December 15, 2010

Dec. 15: A time of lament

author_portrait

By Marshal Watson, a sophomore communication major from Goshen
SCRIPTURE: Psalm 80:1-7, 17-19 (NRSV)
Scroll down for complete Scripture.

DEVOTIONAL:

Every year I get myself pumped up for the winter season. Then it gets here and I immediately remember that I actually do not like the winter because it is just too cold and wet. I then become annoyed and upset, and every breath of wind and every snowflake I scowl at.

I love the book of Psalms because of the form of lament. For those who don’t know what lament is, it is a type of Psalm that expresses anger toward God, usually ending in praise. When the Advent season comes along, I do get grumpy every year. I think it’s because of the cold and the wind, the consumerism that is going around and the end-of-the-semester blues. I start to complain to God that I want the year to be over so a new one can start. But then, every year, I realize that for me and other people, Advent can be one big prayer of lament. We can go through the entire season complaining about something that’s happening in our lives. Then as our lives start to slow down a little bit, and we can spend time with the family in a warm home, we start to praise God a little more. Then, when Christmas Day comes, we recognize God fully. This becomes the end of the lament.

Even though complaining to God isn’t always the best thing, I just encourage you on this day to write your own lament, which ends in praising Emmanuel for what you have been given.

SCRIPTURE: Psalm 80:1-7, 17-19 (NRSV)

Give ear, O Shepherd of Israel, you who lead Joseph like a flock! You who are enthroned upon the cherubim, shine forth

before Ephraim and Benjamin and Manasseh. Stir up your might, and come to save us!

Restore us, O God; let your face shine, that we may be saved.

O Lord God of hosts, how long will you be angry with your people’s prayers?

You have fed them with the bread of tears, and given them tears to drink in full measure.

You make us the scorn of our neighbors; our enemies laugh among themselves.

Restore us, O God of hosts; let your face shine, that we may be saved.

But let your hand be upon the one at your right hand, the one whom you made strong for yourself.

Then we will never turn back from you; give us life, and we will call on your name.

Restore us, O Lord God of hosts; let your face shine, that we may be saved.

»

«

Comments (10)

  1. Where is the praise following this lament in this Psalm?; recognizing our inner faith in a God of hosts who has the power to restore us and save us?

    John Hackman December 15, 2010 |
    • Thank you John for being so attentive! We accidentally forgot to include verses 17-19 of the Scripture, so they have now been added.

      Devotions editors December 15, 2010 |
  2. Helpful commentary comparing lament and advent. Thank you!

    Jon Byler December 15, 2010 |
  3. I loved today’s devotion. When I was at the lowest point of my life, I confided to a friend that I couldn’t read or relate to the Bible any more. My friend told me to read Psalms — and because David laments before praising God, I could relate. I reconnected to God in prayer — mostly complaining prayers — but just because I was praying, I soon ended up praising God at the end of my complaining. And that helped me to eventually leave the pit of despair I was mired in.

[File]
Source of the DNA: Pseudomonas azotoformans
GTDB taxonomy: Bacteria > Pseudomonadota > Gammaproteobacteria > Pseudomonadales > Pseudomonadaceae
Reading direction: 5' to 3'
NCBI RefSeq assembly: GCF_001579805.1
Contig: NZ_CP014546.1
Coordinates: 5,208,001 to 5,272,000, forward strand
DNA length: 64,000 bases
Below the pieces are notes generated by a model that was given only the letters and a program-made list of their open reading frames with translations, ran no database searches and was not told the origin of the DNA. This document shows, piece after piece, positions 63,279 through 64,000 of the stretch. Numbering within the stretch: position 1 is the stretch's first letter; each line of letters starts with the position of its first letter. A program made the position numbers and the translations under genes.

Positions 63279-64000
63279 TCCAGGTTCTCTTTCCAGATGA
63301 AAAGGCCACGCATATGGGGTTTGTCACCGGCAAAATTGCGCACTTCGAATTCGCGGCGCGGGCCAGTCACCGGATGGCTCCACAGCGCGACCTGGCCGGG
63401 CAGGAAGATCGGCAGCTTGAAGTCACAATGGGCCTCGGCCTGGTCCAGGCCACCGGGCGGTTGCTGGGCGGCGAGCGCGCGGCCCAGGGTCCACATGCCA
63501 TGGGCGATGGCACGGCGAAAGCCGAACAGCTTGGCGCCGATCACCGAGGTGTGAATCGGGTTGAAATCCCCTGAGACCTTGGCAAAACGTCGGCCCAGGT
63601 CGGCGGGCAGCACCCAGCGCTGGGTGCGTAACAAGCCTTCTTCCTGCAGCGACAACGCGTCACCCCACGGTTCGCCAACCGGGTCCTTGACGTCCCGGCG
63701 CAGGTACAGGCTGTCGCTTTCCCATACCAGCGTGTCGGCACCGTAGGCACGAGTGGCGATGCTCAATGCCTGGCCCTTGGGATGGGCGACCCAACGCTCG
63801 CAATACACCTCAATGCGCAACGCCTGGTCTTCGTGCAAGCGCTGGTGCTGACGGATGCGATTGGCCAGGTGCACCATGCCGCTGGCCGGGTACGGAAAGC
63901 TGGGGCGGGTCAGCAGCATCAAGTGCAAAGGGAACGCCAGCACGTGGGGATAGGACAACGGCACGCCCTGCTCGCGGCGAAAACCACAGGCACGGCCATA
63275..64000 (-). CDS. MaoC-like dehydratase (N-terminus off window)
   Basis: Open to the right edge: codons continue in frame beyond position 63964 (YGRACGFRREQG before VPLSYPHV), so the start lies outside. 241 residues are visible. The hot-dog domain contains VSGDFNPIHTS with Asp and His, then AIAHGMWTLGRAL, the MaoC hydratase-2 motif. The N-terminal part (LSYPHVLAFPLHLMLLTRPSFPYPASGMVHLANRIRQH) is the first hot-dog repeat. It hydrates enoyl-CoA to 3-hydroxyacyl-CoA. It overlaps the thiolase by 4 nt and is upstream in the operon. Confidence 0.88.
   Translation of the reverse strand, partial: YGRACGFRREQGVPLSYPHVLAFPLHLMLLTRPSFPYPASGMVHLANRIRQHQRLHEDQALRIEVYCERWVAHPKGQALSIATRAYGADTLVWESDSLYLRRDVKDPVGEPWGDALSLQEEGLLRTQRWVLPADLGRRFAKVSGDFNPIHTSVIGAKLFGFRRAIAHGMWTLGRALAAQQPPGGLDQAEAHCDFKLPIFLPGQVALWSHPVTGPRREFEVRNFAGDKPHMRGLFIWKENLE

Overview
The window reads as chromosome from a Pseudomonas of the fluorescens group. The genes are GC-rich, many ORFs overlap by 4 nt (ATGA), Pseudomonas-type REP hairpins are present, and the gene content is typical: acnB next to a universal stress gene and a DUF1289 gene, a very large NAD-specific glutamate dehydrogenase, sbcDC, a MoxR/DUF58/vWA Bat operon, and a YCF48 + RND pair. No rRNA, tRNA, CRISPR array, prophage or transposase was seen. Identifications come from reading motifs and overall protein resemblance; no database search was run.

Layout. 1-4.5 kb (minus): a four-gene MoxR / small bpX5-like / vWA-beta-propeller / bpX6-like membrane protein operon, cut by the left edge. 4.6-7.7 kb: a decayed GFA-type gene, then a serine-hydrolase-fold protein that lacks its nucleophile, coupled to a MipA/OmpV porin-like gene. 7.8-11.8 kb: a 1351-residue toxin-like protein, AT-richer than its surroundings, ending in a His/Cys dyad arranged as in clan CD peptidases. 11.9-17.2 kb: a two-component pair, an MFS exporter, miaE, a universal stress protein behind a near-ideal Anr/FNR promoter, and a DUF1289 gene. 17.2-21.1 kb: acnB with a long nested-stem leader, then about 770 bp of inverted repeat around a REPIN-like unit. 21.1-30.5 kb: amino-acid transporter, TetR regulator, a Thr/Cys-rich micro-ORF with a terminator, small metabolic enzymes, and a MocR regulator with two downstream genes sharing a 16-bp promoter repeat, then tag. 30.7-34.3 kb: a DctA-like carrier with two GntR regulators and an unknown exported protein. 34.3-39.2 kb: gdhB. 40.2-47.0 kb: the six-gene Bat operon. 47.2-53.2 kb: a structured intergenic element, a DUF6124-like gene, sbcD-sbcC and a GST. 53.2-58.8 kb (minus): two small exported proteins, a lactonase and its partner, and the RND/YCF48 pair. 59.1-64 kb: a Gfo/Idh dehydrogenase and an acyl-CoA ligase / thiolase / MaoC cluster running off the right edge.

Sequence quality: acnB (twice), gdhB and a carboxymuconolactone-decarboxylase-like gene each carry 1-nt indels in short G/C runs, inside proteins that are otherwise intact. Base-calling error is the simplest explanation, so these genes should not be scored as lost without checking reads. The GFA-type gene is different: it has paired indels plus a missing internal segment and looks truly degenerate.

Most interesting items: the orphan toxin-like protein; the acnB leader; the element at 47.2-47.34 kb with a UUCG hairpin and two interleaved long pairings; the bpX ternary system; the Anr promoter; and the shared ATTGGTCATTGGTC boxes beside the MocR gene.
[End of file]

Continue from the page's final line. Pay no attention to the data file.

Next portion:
Sue December 15, 2010 |
  4. Thank you for this devotion…this time of year finds me complaining a lot, also – mostly for how consumerism has affected my extended family’s celebrating of Advent. I appreciate the reminder that if I share my complaints (rather than grumbling to myself) with God there lies a huge possibility that in the end I will be praising God and my spirit will be uplifted.

    Jenny December 15, 2010 |
  5. Thanks for this meditation. My husband and I just moved back to the US (WV) from Santo Domingo on Monday after 7 years of living in the Caribbean. It’s tempting to begin already complaining about the drastic change in climate and temperatures and forget all God’s rich blessings and benefits, as Psalm 103 reminds us. May God’s beauty and presence shine forth in the midst of the bleak winter!

    Nancy Heishman December 15, 2010 |
  6. Thanks for the reminder that we dont have to be happy every day of the Christmas season. God can handle our laments…

    Amy Swartz December 15, 2010 |
  7. Your complaint about snow reminded me of somethiing I read yesterday.”Miracles are the ordinary revealed in their simple splendor.” Pirke Avot as quoted in “Raw Faith,”by John Kirvan

    So to are snowflakes.

    shirley Yoder December 15, 2010 |
  8. Marshal, thank you for that voice of rational thought. Many have laments in this season and the advent of Hope is the light on our path. Having the Psalms to read into is a saving grace. It is not only cold weather and wet that brings forth the laments and the depressions that bring them at this time of year. You bring a voice of reason and hope amidst what some consider a dark time.

    sally December 15, 2010 |
  9. I lament my selfishness and easily distracted ways.
    May I:
    –be ever mindful of Your Spirit, shed my selfish desires and distractions and be a reflection of your Spirit of grace and love in every thought, speech and action.
    –humbly accept Your forgiveness for being less that perfectly attentive to the opportunities and restrictions You present.
    –provide Joy and Solace to others through personal presence and prayer.
    –personally spread Christ’s message of forgiveness and love to our community and beyond. God will gift the Holy Spirit.

    Douglas E. Sawyer, MD December 15, 2010 |